Founder Stories

Evernote founder Phil Libin: Lessons for CEOs & founders

Founder Stories

Evernote founder Phil Libin: Lessons for CEOs & founders

Words Simon Lovick

April 3rd 2024 / 8 min read

Serial entrepreneur Phil Libin thinks that not all ideas need to be a startup. There’s a fetishisation around the very idea of being a startup founder, and launching a startup creates an additional level of risk, causing them to fail for reasons completely unrelated to the quality of the idea.

Phil wanted to move away from the ‘startup’ and towards the ‘product’: a belief that spawned All Turtles, a mission-driven product studio, which focuses on technology products offering innovative solutions to problems from the rising cost of healthcare to harassment and discrimination. The latest of these products is mmhmm, a video call companion app. In October 2020, mmhmm raised a Series A funding round led by Sequoia Capital, bringing the total raised to $35.6m. 

This comes off the back of years of experience. Long before All Turtles and mmhmm, Phil was co-founder and CEO of Evernote, the transformational note-taking technology company. Under Phil’s leadership, Evernote went from marketing software to a billion dollar startup, raising nearly $300 million in the process. Phil was also the Managing Director of venture capital firm General Catalyst. 

In a Founders Factory fireside chat, Phil revealed some of the most valuable lessons he’s learned along the way through being the founder and leader of different companies. These include:

  1.  Don’t ignore the “superpowers” of distributed working

  2.  Products should be useful and fun

  3.  Building and maintaining a strong team is a sign of your success as CEO

  4.  Investors in technology products look for two key things

  5.  Try not to get consumed by fear of failure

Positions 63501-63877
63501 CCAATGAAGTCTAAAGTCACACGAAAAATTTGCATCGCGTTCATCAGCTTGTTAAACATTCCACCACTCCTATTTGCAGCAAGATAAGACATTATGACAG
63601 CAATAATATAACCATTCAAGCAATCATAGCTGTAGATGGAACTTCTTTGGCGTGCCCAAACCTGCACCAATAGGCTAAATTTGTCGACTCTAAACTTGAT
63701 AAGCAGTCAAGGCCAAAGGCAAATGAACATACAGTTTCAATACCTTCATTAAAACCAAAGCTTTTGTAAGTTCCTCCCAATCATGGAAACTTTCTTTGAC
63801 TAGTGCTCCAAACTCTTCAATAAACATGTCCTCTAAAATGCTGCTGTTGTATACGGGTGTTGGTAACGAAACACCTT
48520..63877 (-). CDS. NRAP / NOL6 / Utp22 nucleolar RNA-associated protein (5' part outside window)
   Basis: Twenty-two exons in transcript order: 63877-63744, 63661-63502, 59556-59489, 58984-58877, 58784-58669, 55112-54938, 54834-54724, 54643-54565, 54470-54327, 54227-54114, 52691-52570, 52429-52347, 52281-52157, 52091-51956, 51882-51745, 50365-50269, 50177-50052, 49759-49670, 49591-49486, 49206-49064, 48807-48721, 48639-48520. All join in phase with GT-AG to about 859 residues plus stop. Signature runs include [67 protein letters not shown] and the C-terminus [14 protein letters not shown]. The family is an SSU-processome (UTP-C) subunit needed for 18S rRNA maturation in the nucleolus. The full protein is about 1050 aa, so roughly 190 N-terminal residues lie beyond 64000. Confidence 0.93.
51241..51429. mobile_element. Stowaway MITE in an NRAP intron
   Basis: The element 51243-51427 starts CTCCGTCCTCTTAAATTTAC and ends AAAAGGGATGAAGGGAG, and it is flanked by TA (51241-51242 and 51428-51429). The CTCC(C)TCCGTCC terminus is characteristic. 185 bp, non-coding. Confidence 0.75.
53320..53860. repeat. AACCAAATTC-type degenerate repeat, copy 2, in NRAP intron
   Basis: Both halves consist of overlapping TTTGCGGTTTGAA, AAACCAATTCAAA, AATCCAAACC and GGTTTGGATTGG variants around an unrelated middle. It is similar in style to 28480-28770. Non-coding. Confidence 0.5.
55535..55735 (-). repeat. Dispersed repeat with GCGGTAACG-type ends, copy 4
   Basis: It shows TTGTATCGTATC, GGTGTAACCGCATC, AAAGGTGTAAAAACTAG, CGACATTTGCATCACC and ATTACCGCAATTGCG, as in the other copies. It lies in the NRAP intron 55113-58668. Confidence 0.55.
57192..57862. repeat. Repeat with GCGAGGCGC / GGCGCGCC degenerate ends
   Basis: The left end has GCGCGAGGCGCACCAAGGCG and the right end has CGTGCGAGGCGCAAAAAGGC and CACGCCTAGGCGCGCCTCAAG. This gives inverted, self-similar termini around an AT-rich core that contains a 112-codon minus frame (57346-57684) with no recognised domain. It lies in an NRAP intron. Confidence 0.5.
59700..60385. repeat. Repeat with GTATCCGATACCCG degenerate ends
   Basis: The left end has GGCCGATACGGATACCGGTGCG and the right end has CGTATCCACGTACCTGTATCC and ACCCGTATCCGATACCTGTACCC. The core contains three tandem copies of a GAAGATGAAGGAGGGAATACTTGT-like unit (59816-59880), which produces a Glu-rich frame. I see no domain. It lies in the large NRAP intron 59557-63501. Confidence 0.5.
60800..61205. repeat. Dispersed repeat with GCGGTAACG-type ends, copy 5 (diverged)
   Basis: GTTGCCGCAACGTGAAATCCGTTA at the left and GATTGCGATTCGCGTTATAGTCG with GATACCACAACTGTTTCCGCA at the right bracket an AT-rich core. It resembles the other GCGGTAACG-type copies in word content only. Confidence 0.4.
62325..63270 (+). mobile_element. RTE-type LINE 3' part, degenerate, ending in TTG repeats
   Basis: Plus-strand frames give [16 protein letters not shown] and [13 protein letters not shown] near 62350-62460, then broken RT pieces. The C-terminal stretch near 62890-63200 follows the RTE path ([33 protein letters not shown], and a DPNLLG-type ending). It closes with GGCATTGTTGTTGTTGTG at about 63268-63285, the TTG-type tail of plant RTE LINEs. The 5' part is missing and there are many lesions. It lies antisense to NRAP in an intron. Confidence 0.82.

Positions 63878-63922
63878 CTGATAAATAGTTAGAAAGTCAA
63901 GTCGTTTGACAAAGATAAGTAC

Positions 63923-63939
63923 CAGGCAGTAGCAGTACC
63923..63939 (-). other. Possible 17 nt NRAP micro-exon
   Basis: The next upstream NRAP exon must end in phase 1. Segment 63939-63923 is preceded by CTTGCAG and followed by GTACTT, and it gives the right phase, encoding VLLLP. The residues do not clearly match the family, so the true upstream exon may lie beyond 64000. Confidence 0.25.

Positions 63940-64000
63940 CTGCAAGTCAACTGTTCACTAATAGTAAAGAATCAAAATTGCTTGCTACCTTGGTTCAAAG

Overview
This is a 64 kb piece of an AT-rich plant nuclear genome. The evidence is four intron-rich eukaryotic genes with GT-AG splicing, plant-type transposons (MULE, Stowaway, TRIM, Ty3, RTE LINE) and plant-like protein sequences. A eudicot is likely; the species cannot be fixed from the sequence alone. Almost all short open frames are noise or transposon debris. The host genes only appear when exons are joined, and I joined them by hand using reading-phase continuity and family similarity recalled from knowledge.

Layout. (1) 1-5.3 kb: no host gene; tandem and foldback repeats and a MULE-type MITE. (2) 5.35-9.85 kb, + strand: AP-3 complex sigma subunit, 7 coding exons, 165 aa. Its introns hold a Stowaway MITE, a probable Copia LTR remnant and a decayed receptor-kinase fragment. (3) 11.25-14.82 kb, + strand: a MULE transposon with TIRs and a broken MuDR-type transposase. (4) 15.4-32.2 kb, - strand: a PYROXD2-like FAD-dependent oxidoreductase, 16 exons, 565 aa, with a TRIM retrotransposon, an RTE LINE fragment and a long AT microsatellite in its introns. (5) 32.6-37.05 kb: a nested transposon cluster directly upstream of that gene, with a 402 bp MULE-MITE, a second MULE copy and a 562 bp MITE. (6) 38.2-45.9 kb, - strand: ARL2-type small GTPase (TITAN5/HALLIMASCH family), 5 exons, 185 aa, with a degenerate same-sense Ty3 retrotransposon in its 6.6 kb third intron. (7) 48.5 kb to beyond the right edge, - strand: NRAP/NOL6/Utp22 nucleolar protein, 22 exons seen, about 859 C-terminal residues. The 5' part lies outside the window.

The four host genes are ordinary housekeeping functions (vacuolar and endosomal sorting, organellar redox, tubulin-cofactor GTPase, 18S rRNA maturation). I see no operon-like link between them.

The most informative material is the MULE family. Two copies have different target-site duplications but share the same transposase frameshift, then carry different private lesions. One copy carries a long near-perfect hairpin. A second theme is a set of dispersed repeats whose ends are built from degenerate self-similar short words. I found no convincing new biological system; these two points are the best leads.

You can watch the full fireside chat with Phil here.

This article was originally published in June 2021, and was updated in April 2024.

Learning 1: Don’t ignore the “superpowers” of distributed working

Companies are having to make an important decision about whether to continue working remotely, or to bring employees back into the office. To my amazement, I’d say that 99% of the conversations around working remotely are negative. 

Understandably, we’ve all been traumatised slightly by the experience of being forced to work at home. Everything feels terrible if you’re forced to do it. As soon as we transition from doing something because we’re forced to do it, to having agency over being able to do things the way we want, that changes everything.

First of all, I want to highlight the difference between remote working and distributed working:

  • Remote working is working at home while everyone else is in the office, being creative, and having fun.

  • Distributed working is where no one is remote - everyone is spread out, and the default is working from home. 

CEOs need to pay attention to the superpowers that distributed working gives us. Think about all the things we can do now that we couldn't do before. If we work out what these superpowers are, then that gives us the ‘why’ —the reason to stay distributed—and from there you can problem solve the ‘how’. 

Take commuting. The average UK commuter spends 221 hours a year commuting: but currently, the vast majority don’t waste any time commuting. Imagine a parallel universe where we never had to commute before, and I came in and said, “Listen up guys, I need you to waste two hours of your day sitting in traffic. No, you won’t get any work done, no, it won't be time spent with your friends or family, and yes, it's terrible for the environment, but two hours a day, you have to sit in traffic.”

Essentially that’s what companies are asking employees to do by telling them to come back to the office. So rather than saying that we’re only doing this because we have to, think about the amazing new powers we have, and how much better our lives are if we embrace them. 

Five more reasons distributed working may be better

  1. You’ll have more control over hours you work 

  2. You’re not restricted geographically by where you live

  3. It enhances diversity and accessibility for those from different socioeconomic, geographic, and cultural backgrounds 

  4. Your employees save money on commuting, work attire, buying lunch out

  5. It’s better for the environment, with less pollution caused by commuting and international travel

Read more: Benefits & challenges of remote work

Learning 2: Products should be useful and fun

At All Turtles, we have two key criteria that any products, and any updates, should meet: they should be both useful and fun (or ‘fuseful’ as we like to call it - we stole that from Biz Stone).

  • Useful - at the end of the day we’re making products to make the world a better place. If we weren’t doing that, I think I’d struggle to get out of bed in the morning.